Costa Rica culture, arts, and traditions have evolved from its rich history, with diverse ethnic and native influences. Famous for being the happiest country in the world, the people of Costa Rica are welcoming and friendly, yet sophisticated and proud. The priorities of the country are evident in its progressive social and environmental policies. Education and healthcare for all are fully supported. Costa Rica is a model of eco-stewardship with more than 25% of its territory preserved from development allowing it to conserve its incredible biodiversity for generations to come. Also, the culture and traditions reveal their passion for democracy, freedom, and equality for all.
Costa Rica culture shows it indigenous origins and Spanish colonial influence, with a peppery splash of other immigrant cultures thrown in the stew such as Jamaican and Chinese. The official language is Spanish, but there also pockets where BriBri, creole Mekatelyu, and English. Costa Ricans are proud of their values. They believe in education and healthcare and make it freely available to its people. They are proud of their long-standing history as a democracy. In fact, they are the oldest and most stable democracy in the region. And they are proud of their world leadership in pioneering sustainable environmental and conservation policies. The locals go out of their way to propagate their environmental ethos by helping visitors appreciate the natural beauty of their land and wildlife.
Costa Rica has been inhabited for more than 5000 years BC by indigenous people. There were many migrations from the Aztecs of Mexico, the Mayas and the Incas of Peru. The native population was small in comparison with the vast Pre-Columbian civilizations found throughout Latin America. In fact, some historians argue that the present culture of this country primarily founded upon these indigenous cultures. You see evidence of the indigenous influences in arts and crafts available throughout Costa Rica in the form of hand-crafted ceramics, ornaments, and jewelry.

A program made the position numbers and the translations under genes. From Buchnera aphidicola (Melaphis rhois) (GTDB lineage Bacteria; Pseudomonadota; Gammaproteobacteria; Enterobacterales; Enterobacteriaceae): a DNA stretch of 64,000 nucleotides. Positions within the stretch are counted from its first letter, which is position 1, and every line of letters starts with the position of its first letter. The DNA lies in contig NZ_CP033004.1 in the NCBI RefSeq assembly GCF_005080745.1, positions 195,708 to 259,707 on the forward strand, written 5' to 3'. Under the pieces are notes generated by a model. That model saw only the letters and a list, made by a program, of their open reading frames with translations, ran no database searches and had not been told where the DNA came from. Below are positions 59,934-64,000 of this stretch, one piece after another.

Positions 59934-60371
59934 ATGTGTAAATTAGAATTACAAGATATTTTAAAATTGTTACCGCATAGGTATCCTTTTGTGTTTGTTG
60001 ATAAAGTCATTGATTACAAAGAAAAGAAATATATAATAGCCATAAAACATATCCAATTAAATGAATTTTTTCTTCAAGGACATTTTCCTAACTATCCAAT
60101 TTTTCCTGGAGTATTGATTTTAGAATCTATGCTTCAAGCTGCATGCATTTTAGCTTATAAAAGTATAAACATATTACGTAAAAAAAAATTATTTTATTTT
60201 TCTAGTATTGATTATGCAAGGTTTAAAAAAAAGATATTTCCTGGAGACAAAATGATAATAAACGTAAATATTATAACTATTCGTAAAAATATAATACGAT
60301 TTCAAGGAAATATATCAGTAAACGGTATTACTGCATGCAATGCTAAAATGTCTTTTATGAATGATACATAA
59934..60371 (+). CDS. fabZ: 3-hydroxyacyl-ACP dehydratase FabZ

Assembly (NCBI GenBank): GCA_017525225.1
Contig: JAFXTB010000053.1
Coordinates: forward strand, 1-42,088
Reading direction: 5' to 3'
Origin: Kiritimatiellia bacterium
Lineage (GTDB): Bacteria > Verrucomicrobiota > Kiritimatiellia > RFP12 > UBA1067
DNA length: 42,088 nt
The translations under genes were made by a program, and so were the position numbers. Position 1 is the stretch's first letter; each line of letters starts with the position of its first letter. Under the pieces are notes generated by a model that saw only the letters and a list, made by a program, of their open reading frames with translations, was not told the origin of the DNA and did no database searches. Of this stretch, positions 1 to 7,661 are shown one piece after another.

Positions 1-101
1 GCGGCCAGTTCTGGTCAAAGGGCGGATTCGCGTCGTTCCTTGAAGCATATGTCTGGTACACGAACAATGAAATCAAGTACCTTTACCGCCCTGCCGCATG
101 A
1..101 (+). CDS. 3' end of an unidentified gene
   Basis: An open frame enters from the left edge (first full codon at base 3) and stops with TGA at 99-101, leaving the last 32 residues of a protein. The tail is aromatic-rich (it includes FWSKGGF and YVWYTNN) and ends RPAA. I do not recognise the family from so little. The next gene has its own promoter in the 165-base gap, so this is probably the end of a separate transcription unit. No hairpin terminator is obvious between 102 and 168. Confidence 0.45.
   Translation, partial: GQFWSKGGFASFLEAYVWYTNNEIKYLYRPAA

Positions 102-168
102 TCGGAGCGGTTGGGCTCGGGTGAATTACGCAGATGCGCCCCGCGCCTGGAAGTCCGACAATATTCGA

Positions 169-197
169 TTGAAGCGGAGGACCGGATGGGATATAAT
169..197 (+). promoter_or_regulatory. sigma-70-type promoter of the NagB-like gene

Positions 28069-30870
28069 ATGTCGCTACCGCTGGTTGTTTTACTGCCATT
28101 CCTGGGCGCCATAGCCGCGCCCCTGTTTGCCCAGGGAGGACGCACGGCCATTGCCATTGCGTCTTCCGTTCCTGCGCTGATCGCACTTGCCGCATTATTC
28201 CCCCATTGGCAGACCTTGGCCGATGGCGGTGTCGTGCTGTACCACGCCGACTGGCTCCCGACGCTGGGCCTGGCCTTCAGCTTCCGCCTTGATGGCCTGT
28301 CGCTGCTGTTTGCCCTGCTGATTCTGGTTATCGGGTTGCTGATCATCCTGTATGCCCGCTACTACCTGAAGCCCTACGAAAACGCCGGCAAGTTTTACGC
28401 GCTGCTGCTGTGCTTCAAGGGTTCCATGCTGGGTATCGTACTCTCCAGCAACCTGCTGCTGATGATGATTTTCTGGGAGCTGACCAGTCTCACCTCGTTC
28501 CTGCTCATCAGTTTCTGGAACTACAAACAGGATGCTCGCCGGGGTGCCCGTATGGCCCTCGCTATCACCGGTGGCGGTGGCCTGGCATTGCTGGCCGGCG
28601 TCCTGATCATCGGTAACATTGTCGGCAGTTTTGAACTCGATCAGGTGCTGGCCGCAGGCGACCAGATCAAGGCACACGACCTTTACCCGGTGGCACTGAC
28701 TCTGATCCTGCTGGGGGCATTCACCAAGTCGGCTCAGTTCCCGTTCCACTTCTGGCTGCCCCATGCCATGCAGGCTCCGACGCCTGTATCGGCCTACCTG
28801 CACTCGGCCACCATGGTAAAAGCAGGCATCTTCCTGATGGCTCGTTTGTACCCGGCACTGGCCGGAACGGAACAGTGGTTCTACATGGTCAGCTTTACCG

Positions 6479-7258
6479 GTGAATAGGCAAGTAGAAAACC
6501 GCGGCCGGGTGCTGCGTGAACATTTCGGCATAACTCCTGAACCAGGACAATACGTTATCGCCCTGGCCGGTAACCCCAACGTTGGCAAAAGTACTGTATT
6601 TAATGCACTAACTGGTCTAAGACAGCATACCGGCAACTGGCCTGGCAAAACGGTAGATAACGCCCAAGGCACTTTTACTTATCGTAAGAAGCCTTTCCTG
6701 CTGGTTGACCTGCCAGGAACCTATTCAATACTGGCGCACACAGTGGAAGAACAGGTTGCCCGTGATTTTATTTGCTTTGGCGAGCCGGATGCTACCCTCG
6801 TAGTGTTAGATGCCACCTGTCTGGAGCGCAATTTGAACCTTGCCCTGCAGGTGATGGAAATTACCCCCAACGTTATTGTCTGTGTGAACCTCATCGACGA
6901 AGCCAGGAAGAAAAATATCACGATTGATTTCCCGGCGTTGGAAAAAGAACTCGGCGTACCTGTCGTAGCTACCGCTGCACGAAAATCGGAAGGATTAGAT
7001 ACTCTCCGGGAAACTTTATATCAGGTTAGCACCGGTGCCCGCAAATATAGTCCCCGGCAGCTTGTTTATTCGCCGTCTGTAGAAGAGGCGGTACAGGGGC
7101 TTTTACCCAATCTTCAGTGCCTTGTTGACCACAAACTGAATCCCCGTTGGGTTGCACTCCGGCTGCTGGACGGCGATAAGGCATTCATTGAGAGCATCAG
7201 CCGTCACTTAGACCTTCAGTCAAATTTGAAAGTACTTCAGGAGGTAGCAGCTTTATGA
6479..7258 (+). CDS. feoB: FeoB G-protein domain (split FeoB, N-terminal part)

The most extraordinary and quixotic artifacts left by Costa Rica’s ancestors are the astonishing stone spheres found near Palmar Norte and Palmar Sur in Corcovado. The most prominent indigenous tribes are the Bribris, the Borucas, the Cabecares, the Huetares, the Malekus and the Chorotegas. As with most native tribes, their numbers are dwindling as their traditions and lands are usurped by modernity. Some of few remaining members of these tribes are trying to hold on to their customs and old way of life, although this is getting harder to maintain, and live in small villages in remote regions of the country.
“Pura Vida” is not only the motto of Costa Rica, but it is also a label for the Costa Rican way of life and its primary ethos. Directly translated, it means “pure life, ” but in Costa Rica, t carries greater import. “Pura Vida” has evolved to be a national symbol to be proud of. Locals and ex-pats share pride in the Good Life, the Pura Vida, that Costa Rica values and espouses. It is used as both greeting and farewell, as a cheer, and as a description and an emphatic statement.